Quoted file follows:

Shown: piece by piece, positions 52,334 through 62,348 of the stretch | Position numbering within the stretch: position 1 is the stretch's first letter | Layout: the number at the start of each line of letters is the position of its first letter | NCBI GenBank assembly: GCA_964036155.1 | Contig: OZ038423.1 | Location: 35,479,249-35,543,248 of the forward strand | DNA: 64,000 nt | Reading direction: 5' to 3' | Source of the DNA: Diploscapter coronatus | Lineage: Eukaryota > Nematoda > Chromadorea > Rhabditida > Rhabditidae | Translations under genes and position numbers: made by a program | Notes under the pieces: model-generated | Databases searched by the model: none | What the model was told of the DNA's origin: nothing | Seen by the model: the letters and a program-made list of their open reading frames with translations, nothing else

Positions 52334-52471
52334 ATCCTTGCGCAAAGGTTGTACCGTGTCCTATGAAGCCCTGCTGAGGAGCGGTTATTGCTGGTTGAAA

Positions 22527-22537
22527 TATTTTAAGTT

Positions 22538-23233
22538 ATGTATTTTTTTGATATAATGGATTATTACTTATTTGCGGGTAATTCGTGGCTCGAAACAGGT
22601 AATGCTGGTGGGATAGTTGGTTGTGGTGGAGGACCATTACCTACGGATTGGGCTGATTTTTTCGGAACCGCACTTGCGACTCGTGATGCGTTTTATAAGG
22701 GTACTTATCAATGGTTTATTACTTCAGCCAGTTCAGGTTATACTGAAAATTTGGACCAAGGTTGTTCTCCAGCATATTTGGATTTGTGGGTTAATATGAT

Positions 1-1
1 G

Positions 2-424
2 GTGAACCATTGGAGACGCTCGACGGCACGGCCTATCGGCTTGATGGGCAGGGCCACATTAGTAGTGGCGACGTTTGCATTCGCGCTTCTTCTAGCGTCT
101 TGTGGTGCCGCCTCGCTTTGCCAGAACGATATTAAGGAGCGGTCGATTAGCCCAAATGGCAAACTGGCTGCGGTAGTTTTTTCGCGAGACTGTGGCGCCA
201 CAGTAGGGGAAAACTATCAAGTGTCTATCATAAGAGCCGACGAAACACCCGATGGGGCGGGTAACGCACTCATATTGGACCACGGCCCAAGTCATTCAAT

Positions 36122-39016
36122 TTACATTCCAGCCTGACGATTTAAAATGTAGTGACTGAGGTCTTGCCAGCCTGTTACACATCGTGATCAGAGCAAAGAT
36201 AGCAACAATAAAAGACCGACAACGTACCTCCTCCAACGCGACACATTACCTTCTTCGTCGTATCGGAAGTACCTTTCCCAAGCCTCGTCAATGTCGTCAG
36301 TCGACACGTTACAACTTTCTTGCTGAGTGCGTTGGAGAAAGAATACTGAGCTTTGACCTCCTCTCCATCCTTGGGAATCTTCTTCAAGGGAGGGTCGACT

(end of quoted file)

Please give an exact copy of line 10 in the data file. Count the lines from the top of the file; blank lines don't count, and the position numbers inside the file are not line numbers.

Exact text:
Positions 1-1